Note: Access Policy Manager OAM native integration is built using the Access Manager 10g SDK; Access Policy Manager acts as an OAM 10g WebGate.
    As a starting point for importing the files, select Local Traffic Manager > SSL Certificate > Import.
  2. On the Main tab, click Access Policy > AAA server, and click the plus sign for the AAA server type that you want to create. The New Server screen opens.
  3. Type a name for the AAA OAM server.
  4. For Access Server Name, type the name that was configured in Oracle Access System for the access server. For the access server name, open the OAM Access System Console and select Access system configuration > Access Server Configuration.
  5. For Access Server Hostname, type the fully qualified DNS host name for the access server system.
  6. For Access Server Port, accept the default 6021, or type the port number.
  7. For Admin Id, type the admin ID. Admin Id and Admin Password are the credentials that are used to retrieve host identifier information from OAM. Usually, these are the credentials for the administrator account of both Oracle Access Manager and Oracle Identity Manager.
  8. For Admin Password, type the admin password.
  9. For the Transport Security Mode setting, select cert.
  10. For each AccessGate, click Add and type the name, description, and password for the AccessGate. You can disable or enable access to the AccessGate by toggling the options. Enter the name and password that were configured in OAM for the AccessGate.
  11. Click the Finished button. This adds the new AAA server to the AAA Servers list.
  12. From tmsh, assign the proper certificate, key, and certificate chain to each AccessGate object accordingly; also, set the signed key passphrase if needed. Here is an example with the root user logged onto the fp2mgmt server and executing commands from the Active/Common/tmos.apm.aaa.oam directory. root@fp2mgmt(Active)(/Common)(tmos.apm.aaa.oam)# { modify oam11g accessgates modify {oam10gweblogin { sign-key-passphrase abcd1234 } } root@fp2mgmt(Active)(/Common)(tmos.apm.aaa.oam)# { modify oam11g accessgates modify {oam10gweblogin { sign-key isapiwebgate-cert.key } } root@fp2mgmt(Active)(/Common)(tmos.apm.aaa.oam)# { modify oam11g accessgates modify {oam10gweblogin { sign-cert isapiwebgate-cert.crt } } root@fp2mgmt(Active)(/Common)(tmos.apm.aaa.oam)# { modify oam11g accessgates modify {oam10gweblogin { sign-chain isapiwebgate } } When you restart the EAM service, it will detect that the AccessGate is configured in cert mode, and it will automatically use the key, certificate, and certificate chain files to do the initial bootstrap so that each AccessGate can be successfully initialized against the OAM 11g server.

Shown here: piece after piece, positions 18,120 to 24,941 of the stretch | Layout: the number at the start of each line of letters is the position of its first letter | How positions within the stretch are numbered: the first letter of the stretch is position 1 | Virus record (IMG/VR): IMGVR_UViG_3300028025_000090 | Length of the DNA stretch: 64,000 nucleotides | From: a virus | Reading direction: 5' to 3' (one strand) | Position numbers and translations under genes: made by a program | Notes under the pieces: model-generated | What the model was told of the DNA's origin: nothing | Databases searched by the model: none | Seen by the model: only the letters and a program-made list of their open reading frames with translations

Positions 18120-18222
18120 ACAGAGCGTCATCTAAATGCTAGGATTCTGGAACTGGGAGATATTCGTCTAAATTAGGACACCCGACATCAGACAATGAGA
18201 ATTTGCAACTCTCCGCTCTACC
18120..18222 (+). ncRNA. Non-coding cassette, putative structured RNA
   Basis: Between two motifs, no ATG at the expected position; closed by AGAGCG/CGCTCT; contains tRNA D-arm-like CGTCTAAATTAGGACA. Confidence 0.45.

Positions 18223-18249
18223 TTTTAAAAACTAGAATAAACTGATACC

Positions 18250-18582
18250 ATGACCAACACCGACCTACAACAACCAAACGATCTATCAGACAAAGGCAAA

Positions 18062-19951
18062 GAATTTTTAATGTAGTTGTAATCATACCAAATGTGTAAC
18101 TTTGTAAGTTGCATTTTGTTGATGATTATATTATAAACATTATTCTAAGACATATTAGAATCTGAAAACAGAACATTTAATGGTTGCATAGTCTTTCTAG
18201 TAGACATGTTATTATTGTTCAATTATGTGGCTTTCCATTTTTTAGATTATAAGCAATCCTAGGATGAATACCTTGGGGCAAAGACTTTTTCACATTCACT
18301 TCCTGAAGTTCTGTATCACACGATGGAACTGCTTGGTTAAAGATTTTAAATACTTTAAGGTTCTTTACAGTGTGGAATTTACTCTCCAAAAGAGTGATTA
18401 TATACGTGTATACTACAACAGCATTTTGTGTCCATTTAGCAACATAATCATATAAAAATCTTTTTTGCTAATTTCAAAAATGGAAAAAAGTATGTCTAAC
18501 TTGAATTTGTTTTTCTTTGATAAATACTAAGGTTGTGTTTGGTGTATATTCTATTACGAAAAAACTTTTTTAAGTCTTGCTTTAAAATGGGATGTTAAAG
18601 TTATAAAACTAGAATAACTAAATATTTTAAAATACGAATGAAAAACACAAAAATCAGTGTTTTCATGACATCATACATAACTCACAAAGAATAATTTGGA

13. At the command line, restart the EAM service by typing bigstart restart eam.
Next, configure a virtual server and enable OAM support on it for native integration with OAM.

Creating a virtual server

Configure a AAA OAM server before you perform this task.
A virtual server represents a destination IP address for application traffic. Configure one virtual server for each AccessGate that is included on the AAA OAM server AccessGates list.